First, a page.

How does your company practice CSR? It is easiest to incorporate CSR initiatives into a business from the start, but businesses can work on this at any time. They can start small by engaging their employees to help set goals, which gives the workers a sense of accomplishment in doing something good and that their input matters. Local First Arizona offers the Quick Impact Assessment through its partnership with B Lab, an organization that certifies businesses based on CSR. This is a great way for a business to gauge its strengths and which areas to improve upon. Business owners can spend a lifetime working on CSR, so it’s important to keep in mind that small steps can make big impacts. Most significant outcomes: Many businesses that operate with CSR in mind say that one of the biggest benefits is, their employees have a pride in their workplace and they attract employees who want to work for a company that appreciates them. There also tends to be a higher sense of loyalty from customers who are proud to support businesses that are doing good for their community, and a high level of collaboration between business owners who are like-minded.

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Terri Wogan Calderón

Executive Director and Partner Social Venture Partners Arizona socialventurepartners.org/ arizona

The 2017 Fast Pitch Showcase will be held March 28. See the calendar listing on page 31 for more information. MAR

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What does CSR mean to your company? For Social Venture Partners Arizona, corporate social responsibility is an opportunity for organizations to provide financial support, time and talent to the communities where employees live and play. For SVPAZ specifically, companies seeking to add or expand their social responsibility is an opportunity for us to partner. Each year, our Fast Pitch program engages Valley nonprofit leaders, students and social entrepreneurs who are creating real and lasting impact in Maricopa County. The program trains leaders to powerfully communicate their story, and connects them with influential business and community leaders who can help them achieve their goals. We vet applicants to find the most innovative nonprofit and social entrepreneurs in our community, and award them with grant money and support. Our Partners invest their time, talent and dollars with our Investees (our SVP Innovator award winners) to help shape their impact in our community. So, the Partnership has the opportunity to create real change. There’s a demand for more than just money from organizations. We’re seeing an increased desire from the workforce to contribute more through active engagement within the workplace. These organizations and employees have significant resources and experience, and are no longer interested in “check philanthropy” (though the dollars help!). We also provide philanthropic education to our Partnership, equipping the Partners to go back to their companies and implement best practices in how to engage with nonprofits and why it is important to do so. How is this different from philanthropy? I would suggest philanthropy is a part of social corporate responsibility — but there’s a far more active role expected of organizations (by its employees) to help shape communities in a deeper and more meaningful way. This is where SVPAZ becomes highly relevant. We invest in collaborative solutions by building powerful relationships to tackle local social challenges. How does your company practice CSR? Our mission is to build stronger philanthropists as we strengthen Valley nonprofits to deeply impact our community.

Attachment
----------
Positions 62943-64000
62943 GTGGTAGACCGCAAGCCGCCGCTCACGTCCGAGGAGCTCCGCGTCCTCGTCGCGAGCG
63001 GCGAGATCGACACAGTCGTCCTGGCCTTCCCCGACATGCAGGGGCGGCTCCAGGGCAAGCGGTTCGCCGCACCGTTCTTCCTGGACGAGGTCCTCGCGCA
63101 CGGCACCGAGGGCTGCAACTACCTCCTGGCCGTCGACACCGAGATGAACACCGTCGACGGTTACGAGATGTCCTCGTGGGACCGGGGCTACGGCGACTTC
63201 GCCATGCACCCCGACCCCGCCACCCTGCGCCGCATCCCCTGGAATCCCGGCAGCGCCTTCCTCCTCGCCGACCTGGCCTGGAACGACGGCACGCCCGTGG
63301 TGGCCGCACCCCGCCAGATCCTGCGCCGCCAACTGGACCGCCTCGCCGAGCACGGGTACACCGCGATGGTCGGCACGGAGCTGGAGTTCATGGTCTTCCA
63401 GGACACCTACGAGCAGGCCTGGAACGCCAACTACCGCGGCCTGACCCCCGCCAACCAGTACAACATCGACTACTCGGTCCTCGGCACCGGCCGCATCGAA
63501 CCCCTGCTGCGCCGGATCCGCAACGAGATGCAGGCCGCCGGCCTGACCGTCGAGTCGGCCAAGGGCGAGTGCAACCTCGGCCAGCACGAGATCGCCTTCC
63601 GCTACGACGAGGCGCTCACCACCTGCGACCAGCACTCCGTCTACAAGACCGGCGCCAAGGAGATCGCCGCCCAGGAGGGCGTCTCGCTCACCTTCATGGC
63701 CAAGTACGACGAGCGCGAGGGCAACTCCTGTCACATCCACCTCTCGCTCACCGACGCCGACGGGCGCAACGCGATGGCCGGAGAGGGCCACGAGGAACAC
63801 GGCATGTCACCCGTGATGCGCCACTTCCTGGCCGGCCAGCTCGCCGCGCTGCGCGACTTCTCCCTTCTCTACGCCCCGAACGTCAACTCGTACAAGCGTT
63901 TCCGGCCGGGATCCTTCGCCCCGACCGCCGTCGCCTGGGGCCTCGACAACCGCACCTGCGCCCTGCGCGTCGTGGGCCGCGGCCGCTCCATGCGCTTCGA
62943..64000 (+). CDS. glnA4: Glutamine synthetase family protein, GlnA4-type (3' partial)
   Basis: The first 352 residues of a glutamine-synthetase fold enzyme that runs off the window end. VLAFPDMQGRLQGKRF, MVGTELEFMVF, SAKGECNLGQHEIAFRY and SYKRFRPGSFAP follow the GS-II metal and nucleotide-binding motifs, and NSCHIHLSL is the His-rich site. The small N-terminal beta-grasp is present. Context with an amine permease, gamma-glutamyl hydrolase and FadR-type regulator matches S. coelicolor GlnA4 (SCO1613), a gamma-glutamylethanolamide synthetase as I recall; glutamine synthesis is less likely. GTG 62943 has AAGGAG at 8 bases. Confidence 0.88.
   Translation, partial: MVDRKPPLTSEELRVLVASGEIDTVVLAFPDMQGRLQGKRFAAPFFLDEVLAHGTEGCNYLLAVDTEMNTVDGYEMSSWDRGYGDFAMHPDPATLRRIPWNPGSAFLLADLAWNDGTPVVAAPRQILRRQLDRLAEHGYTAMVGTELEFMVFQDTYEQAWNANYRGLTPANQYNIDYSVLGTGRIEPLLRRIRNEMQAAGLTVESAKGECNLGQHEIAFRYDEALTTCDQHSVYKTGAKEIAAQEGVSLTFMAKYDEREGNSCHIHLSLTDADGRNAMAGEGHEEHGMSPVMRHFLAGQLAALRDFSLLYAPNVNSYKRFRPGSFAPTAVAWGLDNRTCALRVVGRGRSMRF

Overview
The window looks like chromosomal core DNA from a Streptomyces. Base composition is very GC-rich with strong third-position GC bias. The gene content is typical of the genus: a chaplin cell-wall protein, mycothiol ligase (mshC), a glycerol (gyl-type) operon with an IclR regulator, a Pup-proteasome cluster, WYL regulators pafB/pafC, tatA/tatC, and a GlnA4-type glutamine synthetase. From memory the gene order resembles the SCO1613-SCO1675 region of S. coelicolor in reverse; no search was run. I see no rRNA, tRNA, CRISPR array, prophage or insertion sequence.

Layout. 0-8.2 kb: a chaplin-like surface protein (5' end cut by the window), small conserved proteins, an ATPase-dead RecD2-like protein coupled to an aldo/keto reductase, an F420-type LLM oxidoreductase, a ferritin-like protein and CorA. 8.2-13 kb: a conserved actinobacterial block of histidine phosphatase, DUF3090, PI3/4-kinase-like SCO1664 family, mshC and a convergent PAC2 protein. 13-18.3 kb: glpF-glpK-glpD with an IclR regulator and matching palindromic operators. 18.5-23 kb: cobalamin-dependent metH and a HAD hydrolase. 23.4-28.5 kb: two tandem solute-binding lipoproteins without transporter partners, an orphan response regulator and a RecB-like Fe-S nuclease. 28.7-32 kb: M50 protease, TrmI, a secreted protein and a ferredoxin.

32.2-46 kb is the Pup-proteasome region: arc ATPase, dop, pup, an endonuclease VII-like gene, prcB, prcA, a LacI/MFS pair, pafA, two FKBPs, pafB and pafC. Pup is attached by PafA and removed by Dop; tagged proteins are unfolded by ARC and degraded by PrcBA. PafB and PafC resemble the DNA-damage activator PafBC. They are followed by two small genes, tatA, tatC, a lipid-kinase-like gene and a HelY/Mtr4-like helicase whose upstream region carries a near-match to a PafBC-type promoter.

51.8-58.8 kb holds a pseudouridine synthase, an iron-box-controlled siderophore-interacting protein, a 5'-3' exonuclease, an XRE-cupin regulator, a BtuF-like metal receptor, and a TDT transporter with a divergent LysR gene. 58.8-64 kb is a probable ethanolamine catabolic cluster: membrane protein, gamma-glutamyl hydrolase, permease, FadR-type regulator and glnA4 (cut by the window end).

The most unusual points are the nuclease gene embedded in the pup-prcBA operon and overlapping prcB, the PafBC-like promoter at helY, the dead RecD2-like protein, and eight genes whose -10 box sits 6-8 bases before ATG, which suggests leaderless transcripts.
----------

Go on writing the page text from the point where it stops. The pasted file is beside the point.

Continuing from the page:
Lois J. Zachary, Ph.D.

President Leadership Development Services, LLC leadservs.com